Section 20 of the Industrial Relations Act 1967
Under Section 20 of the Industrial Relations Act 1967, an employee who feels that he has been unfairly dismissed without just cause or excuse by his employer, may lodge a representation to the Director General of Industrial Relations within 60 days from the date of his termination. By lodging this representation, the employee is seeking for a reinstatement to his former employment with the employer.
This recourse includes a situation where an employee believes that he was constructively dismissed by the employer. Briefly, “constructive dismissal” means a situation where the employee was left with no choice but to tender his resignation due to the actions, decisions or policies imposed by the employer on the employee resulting in a breach of contract by the employer although there is no direct termination by the employer.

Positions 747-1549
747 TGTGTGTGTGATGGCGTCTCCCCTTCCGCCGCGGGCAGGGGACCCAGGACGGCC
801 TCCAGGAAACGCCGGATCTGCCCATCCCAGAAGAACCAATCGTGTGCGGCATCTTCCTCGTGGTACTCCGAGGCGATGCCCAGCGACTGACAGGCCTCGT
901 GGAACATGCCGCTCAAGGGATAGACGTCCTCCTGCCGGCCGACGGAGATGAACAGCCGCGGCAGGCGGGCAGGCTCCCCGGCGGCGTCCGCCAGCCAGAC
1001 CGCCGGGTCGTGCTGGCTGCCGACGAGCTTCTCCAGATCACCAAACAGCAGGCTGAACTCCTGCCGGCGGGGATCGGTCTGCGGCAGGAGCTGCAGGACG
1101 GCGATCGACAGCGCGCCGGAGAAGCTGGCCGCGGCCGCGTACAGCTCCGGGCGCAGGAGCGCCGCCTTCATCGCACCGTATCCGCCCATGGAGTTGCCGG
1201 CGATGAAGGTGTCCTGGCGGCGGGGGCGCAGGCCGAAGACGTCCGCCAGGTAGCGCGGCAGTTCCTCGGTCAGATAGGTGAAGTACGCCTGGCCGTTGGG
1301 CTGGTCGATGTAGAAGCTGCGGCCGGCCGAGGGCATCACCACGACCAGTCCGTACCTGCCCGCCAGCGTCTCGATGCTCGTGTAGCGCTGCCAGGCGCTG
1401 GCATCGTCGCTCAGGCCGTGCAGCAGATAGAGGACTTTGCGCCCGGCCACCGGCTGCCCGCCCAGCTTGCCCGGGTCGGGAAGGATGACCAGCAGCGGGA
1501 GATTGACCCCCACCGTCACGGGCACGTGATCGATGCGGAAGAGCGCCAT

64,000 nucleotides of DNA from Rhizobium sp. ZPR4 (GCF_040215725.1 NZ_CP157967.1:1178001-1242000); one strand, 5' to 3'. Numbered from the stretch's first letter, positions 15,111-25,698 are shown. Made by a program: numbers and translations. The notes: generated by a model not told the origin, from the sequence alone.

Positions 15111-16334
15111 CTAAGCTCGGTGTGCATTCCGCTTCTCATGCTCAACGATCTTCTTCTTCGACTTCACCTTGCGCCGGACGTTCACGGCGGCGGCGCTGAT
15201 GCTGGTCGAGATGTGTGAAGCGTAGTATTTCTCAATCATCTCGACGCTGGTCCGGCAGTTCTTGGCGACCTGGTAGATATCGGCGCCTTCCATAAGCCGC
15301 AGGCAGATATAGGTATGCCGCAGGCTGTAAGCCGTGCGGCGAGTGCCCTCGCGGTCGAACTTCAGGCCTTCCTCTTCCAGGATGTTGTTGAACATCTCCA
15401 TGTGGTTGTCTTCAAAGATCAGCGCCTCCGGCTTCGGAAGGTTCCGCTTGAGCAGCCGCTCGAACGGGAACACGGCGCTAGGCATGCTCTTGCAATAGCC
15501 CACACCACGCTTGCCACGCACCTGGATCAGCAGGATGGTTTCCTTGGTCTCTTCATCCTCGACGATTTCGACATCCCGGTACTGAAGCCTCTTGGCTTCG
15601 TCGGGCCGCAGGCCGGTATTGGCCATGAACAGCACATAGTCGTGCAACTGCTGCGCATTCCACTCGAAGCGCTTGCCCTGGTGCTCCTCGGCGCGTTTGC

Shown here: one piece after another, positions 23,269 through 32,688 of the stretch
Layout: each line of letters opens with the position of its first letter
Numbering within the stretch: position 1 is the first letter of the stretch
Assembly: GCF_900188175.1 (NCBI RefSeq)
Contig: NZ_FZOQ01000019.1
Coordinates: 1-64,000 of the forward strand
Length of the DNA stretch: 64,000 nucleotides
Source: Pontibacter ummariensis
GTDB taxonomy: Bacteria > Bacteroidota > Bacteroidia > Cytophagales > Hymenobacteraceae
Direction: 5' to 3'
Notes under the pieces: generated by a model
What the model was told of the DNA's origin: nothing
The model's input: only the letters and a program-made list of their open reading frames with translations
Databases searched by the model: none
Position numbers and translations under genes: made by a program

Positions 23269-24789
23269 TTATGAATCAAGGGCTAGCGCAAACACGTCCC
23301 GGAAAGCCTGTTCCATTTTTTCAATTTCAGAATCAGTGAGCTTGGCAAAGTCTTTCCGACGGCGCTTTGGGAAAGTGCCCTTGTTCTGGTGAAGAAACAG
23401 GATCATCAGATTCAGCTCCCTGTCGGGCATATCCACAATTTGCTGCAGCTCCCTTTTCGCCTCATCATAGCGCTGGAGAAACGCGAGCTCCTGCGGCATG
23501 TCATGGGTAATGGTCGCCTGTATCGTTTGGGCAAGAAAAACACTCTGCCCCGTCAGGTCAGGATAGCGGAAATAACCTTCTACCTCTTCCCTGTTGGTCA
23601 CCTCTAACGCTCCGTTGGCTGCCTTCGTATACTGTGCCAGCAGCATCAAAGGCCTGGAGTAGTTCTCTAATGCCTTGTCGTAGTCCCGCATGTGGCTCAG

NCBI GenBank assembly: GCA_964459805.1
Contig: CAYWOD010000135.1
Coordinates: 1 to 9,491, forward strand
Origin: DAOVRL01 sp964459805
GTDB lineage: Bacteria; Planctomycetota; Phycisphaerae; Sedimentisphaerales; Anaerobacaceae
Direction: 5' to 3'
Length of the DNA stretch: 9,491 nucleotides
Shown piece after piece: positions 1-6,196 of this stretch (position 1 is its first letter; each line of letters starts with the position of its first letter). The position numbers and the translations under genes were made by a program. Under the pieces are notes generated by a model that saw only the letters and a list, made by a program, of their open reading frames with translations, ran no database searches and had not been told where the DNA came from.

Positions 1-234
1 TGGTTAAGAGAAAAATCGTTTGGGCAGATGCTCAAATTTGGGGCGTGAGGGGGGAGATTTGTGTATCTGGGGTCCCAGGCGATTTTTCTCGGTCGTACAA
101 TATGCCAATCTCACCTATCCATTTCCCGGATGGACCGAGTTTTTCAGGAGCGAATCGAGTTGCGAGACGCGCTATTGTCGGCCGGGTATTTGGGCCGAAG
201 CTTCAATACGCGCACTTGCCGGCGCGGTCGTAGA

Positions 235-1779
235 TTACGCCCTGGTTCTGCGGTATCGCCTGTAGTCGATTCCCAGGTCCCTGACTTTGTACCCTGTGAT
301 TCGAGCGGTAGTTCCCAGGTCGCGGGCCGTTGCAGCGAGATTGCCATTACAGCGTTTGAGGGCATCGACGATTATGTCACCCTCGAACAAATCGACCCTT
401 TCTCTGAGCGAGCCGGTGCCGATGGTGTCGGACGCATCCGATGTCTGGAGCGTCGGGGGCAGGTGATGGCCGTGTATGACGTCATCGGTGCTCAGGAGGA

Reconciliation sessions for settlement
Once the representation is lodged by the employee and received by the Industrial Relations Department (“IR Dept”), the IR Department will proceed to arrange one or two reconciliation sessions between the employee and employer to attempt an amicable settlement between the parties. An IR Dept officer will attend to the sessions and act as a mediator. Representation by solicitors is not permitted at this stage.
In the event parties achieve an amicable settlement, the matter ends there.
In the event parties fail to come to an amicable settlement, the IR Dept will notify and refer the matter to the Minister of Human Resources. Based on the IR Dept’s reference, the Minister of Human Resources will then consider and decide whether the representation is fit to be referred to the Industrial Court for determination.
This current process, from the time the representation is lodged until the matter is referred to the Industrial Court, may take up to 6 months to 1 year.